In the wake of the 47 percent quake, the ground is moving under Republican Senate and House candidates who only days ago seemed to have a lock on controlling Congress.
The patter of feet scrambling away can be heard in Virginia, Massachusetts and Connecticut all the way to Nevada as GOP Senate seekers distance themselves from Romney world.
Says Tommy Thompson, who suddenly lost his lead in Wisconsin, “If your standard-bearer for the presidency is not doing well, it’s going to reflect on the down ballot.”
And then some. As the President pulls away in national polling, Romney’s reverse coattails are dusting up Tea Party hopefuls who only days ago seemed certain to gridlock a second Obama term as they hijacked his first.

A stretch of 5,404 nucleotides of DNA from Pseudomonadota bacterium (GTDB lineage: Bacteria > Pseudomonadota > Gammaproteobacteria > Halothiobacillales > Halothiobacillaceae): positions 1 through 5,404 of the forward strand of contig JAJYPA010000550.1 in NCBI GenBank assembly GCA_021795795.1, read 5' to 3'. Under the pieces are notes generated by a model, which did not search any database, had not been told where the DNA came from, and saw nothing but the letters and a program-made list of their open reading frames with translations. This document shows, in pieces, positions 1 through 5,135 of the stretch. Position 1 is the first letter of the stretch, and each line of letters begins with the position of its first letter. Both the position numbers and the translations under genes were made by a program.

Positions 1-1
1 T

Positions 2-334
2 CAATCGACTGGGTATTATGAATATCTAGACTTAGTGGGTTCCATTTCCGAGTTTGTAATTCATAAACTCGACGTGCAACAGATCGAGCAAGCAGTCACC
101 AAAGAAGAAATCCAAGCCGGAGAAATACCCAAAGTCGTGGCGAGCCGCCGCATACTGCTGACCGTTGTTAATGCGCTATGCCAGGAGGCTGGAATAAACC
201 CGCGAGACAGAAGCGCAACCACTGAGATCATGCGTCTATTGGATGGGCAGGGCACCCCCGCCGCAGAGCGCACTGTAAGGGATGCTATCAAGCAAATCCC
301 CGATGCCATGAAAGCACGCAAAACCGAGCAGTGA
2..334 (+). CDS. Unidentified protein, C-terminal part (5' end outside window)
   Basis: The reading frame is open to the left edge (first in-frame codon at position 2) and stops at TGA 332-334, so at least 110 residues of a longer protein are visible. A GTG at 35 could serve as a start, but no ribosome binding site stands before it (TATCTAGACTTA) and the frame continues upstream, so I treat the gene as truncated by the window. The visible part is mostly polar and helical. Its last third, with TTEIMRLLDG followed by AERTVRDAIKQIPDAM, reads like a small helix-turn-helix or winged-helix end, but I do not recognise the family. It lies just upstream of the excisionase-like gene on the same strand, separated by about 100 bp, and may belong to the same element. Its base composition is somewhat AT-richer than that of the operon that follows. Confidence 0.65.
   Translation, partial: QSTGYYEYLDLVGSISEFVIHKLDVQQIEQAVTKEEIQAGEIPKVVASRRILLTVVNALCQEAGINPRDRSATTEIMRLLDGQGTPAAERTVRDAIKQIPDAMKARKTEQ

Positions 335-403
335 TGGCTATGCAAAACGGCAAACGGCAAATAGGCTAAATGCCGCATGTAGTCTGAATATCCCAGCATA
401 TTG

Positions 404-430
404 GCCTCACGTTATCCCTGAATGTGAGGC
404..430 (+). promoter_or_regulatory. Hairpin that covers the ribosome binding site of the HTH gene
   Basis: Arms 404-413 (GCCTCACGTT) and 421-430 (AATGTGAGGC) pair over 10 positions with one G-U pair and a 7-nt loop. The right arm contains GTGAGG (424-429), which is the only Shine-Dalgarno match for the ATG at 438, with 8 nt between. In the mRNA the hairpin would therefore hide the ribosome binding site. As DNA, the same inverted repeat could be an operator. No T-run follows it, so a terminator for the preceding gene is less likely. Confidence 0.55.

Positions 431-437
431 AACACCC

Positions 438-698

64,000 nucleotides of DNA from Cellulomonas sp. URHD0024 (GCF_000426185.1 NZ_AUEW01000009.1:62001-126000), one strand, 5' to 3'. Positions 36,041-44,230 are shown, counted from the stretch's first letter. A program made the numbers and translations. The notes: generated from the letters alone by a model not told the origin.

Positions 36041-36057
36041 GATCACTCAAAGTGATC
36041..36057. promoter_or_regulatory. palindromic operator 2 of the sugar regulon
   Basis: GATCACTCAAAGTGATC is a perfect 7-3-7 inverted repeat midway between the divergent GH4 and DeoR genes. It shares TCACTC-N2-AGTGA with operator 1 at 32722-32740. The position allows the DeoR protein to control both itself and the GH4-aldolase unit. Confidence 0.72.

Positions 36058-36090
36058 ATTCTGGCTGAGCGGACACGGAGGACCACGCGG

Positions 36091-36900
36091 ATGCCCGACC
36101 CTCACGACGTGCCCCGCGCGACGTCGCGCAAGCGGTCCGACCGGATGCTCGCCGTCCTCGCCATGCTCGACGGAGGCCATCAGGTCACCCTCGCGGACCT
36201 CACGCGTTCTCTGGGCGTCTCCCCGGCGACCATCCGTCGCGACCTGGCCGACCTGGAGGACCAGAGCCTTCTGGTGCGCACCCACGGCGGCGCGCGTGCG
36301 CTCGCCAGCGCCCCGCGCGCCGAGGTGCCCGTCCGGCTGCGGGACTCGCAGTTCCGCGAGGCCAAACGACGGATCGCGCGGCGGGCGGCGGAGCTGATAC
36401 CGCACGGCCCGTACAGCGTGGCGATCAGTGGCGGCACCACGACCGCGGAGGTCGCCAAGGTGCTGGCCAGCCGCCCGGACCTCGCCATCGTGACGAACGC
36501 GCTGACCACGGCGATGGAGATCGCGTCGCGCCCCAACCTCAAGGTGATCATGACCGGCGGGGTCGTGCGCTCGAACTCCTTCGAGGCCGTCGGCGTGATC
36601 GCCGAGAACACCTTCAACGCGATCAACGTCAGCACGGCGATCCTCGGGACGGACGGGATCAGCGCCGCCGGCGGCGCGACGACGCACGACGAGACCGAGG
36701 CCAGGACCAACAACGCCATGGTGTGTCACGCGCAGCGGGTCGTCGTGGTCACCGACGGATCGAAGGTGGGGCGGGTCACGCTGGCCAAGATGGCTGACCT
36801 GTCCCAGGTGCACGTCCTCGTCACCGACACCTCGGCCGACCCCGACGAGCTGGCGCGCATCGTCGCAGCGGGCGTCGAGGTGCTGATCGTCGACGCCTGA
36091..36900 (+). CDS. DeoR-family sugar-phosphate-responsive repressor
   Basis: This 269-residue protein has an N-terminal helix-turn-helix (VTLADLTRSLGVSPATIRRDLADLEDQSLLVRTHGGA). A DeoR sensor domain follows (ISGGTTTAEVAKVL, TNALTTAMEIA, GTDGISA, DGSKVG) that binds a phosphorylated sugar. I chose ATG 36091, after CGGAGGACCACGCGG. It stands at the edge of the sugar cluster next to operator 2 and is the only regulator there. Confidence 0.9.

The Impossible Dream that November might loosen the grip of John Boehner’s and Mitch McConnell’s naysayers is still a long shot, but it’s looking doable.
Who says that Mitt Romney can’t make the hopes and aspirations of some Americans come true?
Update: In a lame attempt to distract attention from the 47 percent onslaught, the Romney campaign does its usually brilliant job by (1) releasing his 2011 taxes in a Friday afternoon dump usually designed to avoid maximum exposure and (2) in a way that has one of his 2008 strategists gasping in disbelief.
Now the debate is shifting from what Romney believes to what he is hiding not only about his taxes but what his tax policies would be if elected.
Democrats should just stand back and let it all happen.